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Most games come with their resources (models, textures, etc.) packed into special files (like .pk3 files in Quake 3 for example). Apparently, those files somehow get "mounted" and are used as if they were separate file systems.

I'd like to know how this is achieved. The only strategy I came up with so far is placing offset-size information in the file's header, then memory-mapping the file and accessing the resources as if they were independent write-protected chunks of memory.

I'd like to know if my strategy is viable and if there are better alternatives.

Thanks!

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I think you search something similar boxedapp. –  MastAvalons Dec 23 '11 at 18:15
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@MastAvalons +1 thank you! it helped me. –  z0r1fan Dec 28 '11 at 17:45

3 Answers 3

up vote 4 down vote accepted

Your strategy is quite reasonable; in fact, it's an exact analogue of what a filesystem driver does with a raw block device. What problems are you having with that implementation?

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I'm not having any noticeable problems at the moment, just want to make sure that I'm moving in the right direction. –  gridz Mar 28 '11 at 18:23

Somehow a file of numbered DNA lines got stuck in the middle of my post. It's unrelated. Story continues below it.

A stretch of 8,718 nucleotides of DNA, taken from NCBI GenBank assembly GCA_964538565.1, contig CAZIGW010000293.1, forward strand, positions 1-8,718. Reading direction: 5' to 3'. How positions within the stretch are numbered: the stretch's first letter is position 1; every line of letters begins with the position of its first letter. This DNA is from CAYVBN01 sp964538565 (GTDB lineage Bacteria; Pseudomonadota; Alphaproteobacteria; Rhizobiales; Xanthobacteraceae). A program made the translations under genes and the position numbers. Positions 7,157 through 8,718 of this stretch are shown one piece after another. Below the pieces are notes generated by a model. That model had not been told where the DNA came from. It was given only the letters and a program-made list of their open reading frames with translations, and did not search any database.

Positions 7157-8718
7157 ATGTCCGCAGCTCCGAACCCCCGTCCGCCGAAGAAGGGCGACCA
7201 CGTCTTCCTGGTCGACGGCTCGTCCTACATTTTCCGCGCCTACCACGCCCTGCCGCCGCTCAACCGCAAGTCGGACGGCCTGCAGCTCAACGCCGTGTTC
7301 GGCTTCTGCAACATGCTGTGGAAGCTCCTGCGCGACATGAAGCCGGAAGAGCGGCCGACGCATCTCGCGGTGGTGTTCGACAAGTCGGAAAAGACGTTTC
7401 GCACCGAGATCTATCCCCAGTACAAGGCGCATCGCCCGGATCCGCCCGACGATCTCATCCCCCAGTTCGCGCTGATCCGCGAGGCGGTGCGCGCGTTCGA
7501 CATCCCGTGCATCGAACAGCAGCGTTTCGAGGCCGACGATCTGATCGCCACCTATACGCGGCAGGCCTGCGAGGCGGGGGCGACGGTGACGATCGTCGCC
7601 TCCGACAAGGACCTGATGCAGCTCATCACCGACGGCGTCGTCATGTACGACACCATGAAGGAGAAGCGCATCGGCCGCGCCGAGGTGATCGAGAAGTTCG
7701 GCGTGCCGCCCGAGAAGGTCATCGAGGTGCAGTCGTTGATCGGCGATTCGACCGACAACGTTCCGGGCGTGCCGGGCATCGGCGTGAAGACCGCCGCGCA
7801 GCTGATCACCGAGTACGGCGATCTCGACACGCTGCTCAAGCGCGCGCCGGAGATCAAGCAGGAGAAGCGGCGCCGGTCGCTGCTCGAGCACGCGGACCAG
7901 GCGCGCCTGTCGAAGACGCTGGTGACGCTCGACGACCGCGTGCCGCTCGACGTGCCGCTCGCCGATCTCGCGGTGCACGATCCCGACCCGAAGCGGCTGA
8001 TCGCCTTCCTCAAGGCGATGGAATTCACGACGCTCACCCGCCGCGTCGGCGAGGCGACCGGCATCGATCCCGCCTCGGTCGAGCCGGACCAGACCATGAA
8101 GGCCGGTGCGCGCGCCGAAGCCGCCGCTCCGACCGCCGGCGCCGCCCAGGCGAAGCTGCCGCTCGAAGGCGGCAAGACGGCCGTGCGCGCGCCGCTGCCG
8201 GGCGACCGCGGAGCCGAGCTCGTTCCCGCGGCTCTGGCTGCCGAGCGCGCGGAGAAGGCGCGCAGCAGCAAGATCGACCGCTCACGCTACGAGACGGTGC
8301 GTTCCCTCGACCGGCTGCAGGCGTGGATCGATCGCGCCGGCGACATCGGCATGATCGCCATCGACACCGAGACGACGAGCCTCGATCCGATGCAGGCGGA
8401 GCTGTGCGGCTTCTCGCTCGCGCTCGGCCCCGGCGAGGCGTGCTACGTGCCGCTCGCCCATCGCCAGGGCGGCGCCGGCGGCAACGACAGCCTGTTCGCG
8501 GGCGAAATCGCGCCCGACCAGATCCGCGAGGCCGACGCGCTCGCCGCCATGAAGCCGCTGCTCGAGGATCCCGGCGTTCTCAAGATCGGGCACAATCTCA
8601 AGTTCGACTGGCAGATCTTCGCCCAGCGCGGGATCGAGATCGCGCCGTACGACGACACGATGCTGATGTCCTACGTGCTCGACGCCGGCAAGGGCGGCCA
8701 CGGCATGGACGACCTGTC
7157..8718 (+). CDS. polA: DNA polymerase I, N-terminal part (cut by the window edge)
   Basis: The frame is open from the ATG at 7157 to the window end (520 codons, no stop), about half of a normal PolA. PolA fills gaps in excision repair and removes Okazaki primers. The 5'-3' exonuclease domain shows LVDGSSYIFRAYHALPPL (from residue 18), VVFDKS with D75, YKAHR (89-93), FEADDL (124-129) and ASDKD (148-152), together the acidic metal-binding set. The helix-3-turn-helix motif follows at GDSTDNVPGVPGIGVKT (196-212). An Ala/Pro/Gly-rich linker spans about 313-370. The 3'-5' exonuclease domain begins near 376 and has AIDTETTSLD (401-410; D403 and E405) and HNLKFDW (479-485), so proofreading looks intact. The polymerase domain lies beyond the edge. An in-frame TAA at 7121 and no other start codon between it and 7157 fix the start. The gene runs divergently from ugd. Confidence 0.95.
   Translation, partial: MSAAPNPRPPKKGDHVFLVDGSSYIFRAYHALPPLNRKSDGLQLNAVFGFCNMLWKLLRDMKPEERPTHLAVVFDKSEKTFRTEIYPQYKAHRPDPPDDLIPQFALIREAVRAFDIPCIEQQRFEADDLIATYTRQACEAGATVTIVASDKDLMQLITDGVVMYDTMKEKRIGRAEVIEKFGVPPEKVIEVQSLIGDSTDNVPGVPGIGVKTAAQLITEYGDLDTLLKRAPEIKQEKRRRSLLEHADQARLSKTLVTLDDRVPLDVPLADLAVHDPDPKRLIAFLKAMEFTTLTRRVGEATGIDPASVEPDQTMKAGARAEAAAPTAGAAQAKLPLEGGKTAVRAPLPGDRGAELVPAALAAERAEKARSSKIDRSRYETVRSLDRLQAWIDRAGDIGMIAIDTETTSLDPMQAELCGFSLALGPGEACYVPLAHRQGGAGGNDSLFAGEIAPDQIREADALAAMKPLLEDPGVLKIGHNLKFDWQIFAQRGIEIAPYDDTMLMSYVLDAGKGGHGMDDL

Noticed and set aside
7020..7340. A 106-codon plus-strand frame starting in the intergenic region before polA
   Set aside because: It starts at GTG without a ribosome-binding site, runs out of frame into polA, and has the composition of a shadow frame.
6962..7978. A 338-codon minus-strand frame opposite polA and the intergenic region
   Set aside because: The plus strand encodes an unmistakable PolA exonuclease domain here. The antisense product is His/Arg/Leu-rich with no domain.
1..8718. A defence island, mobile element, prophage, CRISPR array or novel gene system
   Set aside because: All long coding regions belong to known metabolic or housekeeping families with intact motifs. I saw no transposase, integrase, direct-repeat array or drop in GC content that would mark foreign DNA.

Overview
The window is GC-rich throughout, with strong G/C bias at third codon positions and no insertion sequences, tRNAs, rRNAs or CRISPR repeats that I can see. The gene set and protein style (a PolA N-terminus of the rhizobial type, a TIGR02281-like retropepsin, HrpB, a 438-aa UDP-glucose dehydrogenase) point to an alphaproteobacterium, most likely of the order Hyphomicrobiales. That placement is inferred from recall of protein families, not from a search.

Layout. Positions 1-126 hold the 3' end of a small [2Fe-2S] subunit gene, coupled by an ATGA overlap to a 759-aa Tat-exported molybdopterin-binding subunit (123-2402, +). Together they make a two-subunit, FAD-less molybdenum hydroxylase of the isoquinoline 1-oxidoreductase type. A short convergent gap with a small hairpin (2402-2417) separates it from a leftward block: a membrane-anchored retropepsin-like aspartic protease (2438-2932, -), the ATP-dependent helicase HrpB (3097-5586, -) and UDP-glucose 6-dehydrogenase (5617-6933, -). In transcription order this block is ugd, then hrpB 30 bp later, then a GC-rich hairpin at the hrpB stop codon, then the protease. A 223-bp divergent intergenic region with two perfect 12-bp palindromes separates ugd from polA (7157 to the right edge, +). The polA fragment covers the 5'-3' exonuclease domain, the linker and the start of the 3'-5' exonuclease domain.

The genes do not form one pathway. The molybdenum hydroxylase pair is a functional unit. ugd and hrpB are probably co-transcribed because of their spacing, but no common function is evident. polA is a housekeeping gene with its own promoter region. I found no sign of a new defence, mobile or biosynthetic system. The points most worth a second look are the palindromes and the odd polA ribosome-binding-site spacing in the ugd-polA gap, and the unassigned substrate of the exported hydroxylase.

Your approach sounds reasonable. Basically you'll have an ISAM file with (optional) metadata. You can split the file into sections ("directories") based on criteria (content type, frequency of use, locality of use, etc) and have a separate index/table of contents for each section. If you allow a section as a content type, then you can nest them and handle them in a consistent fashion.

If your requirements are fairly basic, you could consider simply using a zip/tar file as a container. Looking at the code for these would probably be a good place to start, regardless.

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I can't say about exact format of Quake3, but there are several approaches to do what you need:

  1. archive files (ZIP, Tar, etc)
  2. compound storage of different kind. On Windows there's Microsoft Structured Storage
  3. embedded single-file database
  4. virtual file system, which implements an actual file system, but stored not on the disk partition, but somewhere else (in resources, in memory etc).

Each of those approaches has it's own strengths and weaknesses.

Our SolFS product is an example of virtual file system mentioned above. It was designed for tasks similar to yours.

Archives and some compound file implementations usually have linear sequential structure - the files are written one by one with some directory at the beginning or at the end of file.

Some compound file implementations, databases and virtual file system have page-based structure ("page" is similar to sector or cluster in FAT or NTFS) where files can be scattered across the storage.

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